SINGAPORE — A strong aftershock shook the traumatized Indonesian island of Lombok on Thursday, where tens of thousands were already homeless from an earlier quake, and sent panicked residents out of their homes and cars as buildings collapsed.
The latest tremor, the third in over a week, had a magnitude of 6.2, according to Indonesia’s geological agency. It did not have the potential to cause a tsunami, the agency added. The United States Geological Survey measured the quake at 5.9.
The official toll from the original earthquake on Sunday is at 164, but other government agencies have offered estimates of up to twice as much. Aid agencies say the number is likely to increase dramatically as they gain access to the worst-hit parts of the island.
Humanitarian groups say that they are focusing their efforts on reaching these areas which have so far been impassable because of collapsed buildings, roads and other destruction related to Sunday’s quake.
“Access is tough, because the earthquake [on Sunday] was so strong and paralyzed a lot of buildings,” said Husni, a spokesman for the International Federation of the Red Cross who like many Indonesians goes by one name.
Speaking to The Washington Post by phone en route to a badly-damaged village, he said almost 80 percent of the buildings and structures, including homes, schools and community facilities, have been destroyed in that area. Some villages have collapsed entirely.
Several bridges have been destroyed and landslides have hit, making aid support from both the government and international nongovernmental organizations very challenging.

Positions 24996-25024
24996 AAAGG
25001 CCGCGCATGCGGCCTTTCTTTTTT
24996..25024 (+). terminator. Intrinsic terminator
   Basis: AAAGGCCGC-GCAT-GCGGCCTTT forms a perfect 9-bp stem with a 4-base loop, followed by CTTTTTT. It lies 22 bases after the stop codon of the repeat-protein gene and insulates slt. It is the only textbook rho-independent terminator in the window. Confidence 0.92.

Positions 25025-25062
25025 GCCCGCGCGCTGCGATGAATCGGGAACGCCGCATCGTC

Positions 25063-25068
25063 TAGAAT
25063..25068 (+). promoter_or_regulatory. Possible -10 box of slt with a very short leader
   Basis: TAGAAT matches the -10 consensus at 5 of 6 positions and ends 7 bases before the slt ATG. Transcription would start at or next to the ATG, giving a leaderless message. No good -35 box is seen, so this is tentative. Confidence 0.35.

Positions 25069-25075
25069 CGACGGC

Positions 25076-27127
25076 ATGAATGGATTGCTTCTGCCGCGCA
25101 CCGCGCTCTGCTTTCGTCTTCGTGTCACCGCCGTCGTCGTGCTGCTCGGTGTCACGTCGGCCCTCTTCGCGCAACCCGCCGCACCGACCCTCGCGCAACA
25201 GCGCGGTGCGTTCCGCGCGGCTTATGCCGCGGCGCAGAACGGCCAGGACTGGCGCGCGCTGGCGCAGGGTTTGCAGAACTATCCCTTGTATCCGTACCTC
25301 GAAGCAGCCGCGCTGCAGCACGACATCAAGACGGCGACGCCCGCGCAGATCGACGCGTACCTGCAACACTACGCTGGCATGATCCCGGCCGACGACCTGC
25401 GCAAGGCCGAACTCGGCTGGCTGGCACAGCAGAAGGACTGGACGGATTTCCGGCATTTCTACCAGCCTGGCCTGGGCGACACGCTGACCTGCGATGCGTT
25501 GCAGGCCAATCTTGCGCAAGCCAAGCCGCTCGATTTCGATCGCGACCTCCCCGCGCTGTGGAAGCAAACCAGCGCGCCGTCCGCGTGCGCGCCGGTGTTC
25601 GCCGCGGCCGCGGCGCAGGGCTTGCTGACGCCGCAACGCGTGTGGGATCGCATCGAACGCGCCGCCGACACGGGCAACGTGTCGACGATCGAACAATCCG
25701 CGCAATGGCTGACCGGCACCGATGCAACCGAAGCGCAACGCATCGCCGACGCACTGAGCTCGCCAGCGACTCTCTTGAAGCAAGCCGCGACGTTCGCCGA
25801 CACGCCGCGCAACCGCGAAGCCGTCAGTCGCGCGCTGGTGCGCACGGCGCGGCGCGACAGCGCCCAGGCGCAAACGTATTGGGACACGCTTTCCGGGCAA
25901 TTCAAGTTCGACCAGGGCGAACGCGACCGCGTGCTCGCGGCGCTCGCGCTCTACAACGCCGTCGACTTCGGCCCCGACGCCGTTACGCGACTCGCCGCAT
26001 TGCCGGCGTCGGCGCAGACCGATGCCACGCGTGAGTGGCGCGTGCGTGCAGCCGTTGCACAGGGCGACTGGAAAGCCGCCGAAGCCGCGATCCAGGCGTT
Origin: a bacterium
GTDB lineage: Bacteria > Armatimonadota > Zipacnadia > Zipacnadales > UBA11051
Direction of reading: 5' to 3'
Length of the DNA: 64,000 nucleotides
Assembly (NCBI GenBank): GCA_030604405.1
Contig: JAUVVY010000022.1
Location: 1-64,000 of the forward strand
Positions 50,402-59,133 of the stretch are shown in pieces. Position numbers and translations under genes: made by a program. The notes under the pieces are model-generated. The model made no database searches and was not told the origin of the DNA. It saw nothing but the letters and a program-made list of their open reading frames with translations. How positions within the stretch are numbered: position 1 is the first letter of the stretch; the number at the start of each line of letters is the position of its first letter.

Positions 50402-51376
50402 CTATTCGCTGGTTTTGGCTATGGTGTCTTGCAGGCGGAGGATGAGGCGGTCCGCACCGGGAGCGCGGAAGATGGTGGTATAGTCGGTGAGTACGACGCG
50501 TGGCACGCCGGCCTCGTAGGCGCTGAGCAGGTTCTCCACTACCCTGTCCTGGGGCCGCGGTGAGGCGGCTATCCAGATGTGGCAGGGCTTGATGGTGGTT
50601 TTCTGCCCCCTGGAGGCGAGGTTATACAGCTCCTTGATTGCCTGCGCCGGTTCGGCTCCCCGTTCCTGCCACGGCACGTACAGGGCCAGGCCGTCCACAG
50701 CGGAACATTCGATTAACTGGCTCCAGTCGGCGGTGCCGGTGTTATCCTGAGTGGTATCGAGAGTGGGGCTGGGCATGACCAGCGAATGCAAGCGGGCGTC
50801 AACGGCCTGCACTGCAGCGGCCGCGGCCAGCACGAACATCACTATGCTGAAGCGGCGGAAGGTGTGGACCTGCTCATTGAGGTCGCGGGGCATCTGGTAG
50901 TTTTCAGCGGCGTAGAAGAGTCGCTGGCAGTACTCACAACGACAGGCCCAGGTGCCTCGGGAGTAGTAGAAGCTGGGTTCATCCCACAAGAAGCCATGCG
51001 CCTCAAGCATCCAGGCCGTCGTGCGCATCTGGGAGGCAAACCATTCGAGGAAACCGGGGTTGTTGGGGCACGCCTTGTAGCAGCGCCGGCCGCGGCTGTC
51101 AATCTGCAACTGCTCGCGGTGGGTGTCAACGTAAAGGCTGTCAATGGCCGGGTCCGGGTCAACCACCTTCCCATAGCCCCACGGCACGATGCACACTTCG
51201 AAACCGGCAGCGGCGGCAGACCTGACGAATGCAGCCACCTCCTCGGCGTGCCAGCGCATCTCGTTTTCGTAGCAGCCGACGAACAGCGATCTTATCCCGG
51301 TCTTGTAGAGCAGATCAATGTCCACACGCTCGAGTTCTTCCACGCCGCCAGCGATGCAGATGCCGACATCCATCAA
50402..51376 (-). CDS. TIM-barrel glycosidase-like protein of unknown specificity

“So far, we have been unable to pass through those areas. We are still working on it,” Husni added.
Witnesses Thursday afternoon described scenes of fresh panic as the new tremors hit. Displaced residents living in shelters rushed out of their temporary homes, fearing more destruction to structures already weakened from the previous two quakes.
Indonesian government rescue agencies were continuing to tally the number of deaths from Sunday’s quake, which the National Disaster Mitigation Agency puts at 164. Local government agencies and rescue agencies have issued different estimates, which one agency said could be as high as 381.
One aid agency, Yayasan Plan International Indonesia, has warned that thousands of children have been left homeless, forced to sleep in open fields without warm clothing or blankets. More than 1,000 schools have been damaged, the organization said.
“The shelters people have made for themselves are not safe or secure. Overnight the children are cold, they don’t have blankets or proper clothing to keep warm,” said Hana Yulia, an emergency response worker from the group currently in Lombok. “A lot of children have developed colds, so they are suffering.”